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When historians write the history of ghostwriting in U.S. medicine, they will mark Sept. 17, 2009 as pivotal.

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The medical examiner called Dr. Bernard N. Bass with some bad news: one of his
patients had been found dead. Bass refused to sign the death certificate.

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Let's assume that Dr. Conrad Murray did not kill Michael Jackson.

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As Congress goes into recession, the debate over healthcare hits home. But what's really happening on the reform front? Will it meet the needs of the American public? In a 5-hour special series over five days, we'll hear from doctors, hospital administrators, insurance companies, economists and average people about what's driving up healthcare costs, what it will take to make real changes, and what trade-offs people are willing to make to see meaningful reform through.

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When does it make sense to tamper with a time-released medication? If the drug is a controlled substance, like the painkiller OxyContin, the answer is: never.

Doing so damages the time-released properties of the drug and can lead to a massive dose all at once. This is what makes OxyContin such a great high for people who crush it, and such a long, painful addiction for them, too.

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When a major insurance company goes under in California's strained healthcare system, the reverberations run deep.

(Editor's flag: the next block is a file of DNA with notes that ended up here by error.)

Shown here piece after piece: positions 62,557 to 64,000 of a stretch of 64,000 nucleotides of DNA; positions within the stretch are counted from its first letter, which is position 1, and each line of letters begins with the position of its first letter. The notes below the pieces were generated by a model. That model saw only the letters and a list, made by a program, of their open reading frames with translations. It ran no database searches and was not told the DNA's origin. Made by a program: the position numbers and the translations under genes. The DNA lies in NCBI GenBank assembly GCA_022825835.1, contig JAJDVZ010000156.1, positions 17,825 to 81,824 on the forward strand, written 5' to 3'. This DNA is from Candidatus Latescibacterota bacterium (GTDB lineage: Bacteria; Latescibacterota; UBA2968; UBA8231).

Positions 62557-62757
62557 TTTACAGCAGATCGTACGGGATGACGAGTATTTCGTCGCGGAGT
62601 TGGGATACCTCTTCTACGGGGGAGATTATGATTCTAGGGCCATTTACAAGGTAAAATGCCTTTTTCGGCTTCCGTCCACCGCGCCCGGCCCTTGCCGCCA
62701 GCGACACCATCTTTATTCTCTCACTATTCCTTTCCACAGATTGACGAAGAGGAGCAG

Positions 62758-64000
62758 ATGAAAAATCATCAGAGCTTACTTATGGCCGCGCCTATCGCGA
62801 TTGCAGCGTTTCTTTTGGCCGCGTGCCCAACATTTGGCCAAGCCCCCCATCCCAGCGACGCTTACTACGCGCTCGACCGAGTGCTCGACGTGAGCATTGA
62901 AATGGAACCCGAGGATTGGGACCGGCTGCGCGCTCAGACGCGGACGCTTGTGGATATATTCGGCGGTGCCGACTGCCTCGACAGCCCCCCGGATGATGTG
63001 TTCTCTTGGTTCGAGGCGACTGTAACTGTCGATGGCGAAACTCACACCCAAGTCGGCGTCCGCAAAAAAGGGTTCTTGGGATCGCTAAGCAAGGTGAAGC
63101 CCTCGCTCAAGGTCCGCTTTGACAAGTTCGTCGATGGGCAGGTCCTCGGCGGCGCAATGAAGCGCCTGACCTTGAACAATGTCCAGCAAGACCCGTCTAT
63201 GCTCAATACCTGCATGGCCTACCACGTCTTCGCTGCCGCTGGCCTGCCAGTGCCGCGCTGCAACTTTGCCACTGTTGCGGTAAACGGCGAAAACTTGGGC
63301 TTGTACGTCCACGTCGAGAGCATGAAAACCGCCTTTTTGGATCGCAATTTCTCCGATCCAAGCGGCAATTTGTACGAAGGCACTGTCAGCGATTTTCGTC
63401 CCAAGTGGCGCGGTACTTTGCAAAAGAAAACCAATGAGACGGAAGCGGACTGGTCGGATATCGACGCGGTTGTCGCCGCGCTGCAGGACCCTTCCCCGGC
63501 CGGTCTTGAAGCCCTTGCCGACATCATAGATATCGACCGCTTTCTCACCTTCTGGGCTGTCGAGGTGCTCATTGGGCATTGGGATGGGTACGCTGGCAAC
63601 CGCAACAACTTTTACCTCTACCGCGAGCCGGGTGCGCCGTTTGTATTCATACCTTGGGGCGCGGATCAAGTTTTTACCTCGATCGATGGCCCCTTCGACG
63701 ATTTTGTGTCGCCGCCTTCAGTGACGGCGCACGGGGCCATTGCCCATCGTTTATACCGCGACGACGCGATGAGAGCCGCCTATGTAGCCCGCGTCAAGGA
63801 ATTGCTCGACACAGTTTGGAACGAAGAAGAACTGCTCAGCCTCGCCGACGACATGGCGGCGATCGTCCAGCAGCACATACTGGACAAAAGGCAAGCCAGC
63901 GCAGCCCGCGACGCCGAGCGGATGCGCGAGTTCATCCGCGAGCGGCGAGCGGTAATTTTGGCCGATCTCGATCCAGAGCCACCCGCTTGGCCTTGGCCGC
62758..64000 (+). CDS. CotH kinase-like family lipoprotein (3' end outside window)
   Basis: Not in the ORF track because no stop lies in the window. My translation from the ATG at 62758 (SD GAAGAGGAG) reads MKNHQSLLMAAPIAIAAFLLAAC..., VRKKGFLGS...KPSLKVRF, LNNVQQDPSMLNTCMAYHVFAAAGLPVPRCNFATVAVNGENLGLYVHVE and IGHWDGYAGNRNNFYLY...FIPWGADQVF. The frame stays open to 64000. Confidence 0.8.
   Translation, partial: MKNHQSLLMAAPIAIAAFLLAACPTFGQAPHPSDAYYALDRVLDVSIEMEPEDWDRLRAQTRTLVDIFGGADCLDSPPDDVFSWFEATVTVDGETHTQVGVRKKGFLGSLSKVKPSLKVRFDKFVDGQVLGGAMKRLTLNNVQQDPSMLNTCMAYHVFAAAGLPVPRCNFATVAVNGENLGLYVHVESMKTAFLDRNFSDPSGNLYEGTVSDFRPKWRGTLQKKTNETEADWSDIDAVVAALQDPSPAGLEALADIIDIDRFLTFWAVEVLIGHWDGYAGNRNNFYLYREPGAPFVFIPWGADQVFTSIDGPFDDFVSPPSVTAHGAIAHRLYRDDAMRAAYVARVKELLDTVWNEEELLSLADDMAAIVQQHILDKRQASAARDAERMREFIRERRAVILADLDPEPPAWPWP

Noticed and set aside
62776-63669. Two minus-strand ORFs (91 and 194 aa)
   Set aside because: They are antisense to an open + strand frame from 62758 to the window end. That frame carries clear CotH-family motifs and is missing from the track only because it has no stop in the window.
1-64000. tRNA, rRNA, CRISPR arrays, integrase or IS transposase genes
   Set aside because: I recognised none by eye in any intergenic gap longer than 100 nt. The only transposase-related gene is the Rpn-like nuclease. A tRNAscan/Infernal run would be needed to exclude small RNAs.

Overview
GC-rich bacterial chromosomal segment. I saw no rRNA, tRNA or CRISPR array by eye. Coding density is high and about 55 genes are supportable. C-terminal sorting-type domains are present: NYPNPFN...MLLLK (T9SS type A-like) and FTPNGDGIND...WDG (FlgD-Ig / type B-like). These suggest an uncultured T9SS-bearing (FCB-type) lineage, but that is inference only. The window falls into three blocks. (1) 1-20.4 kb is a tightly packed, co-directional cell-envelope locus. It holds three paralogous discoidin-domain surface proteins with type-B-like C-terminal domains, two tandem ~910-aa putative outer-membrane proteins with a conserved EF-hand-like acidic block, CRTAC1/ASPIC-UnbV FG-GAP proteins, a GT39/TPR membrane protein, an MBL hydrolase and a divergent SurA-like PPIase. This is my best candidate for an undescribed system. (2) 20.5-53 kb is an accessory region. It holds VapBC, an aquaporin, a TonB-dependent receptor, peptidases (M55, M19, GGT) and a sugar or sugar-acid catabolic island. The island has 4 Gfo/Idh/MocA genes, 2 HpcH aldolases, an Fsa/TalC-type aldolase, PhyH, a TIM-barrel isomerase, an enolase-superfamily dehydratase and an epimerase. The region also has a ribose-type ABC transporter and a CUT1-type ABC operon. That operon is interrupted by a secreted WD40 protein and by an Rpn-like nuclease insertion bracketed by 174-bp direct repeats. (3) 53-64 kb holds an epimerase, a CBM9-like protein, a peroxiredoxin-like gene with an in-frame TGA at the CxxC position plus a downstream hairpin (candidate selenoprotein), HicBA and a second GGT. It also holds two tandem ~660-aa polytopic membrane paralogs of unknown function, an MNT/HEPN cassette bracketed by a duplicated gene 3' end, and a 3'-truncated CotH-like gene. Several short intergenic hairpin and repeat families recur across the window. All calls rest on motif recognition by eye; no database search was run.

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Lucien Wulsin is an attorney in Los Angeles specializing in health law and health policy. He is director of the Santa Monica-based Insure the Uninsured Project, where he is working on approaches to expand coverage for uninsured working Californians under grants from The California Wellness Foundation, The Blue Shield of California Foundation and The California Endowment.

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The nation’s overdose epidemic has entered a devastating new phase. Drugs laced with fentanyl and even more poisonous synthetics have flooded the streets, as the crisis spreads well beyond the rural, largely white communities that initially drew attention. The death rate is escalating twice as fast among Black people than among white people. This webinar will give journalists deep insights, fresh story ideas and practical tips for covering an epidemic that killed more than 107,000 people in the U.S. last year. Sign-up here!

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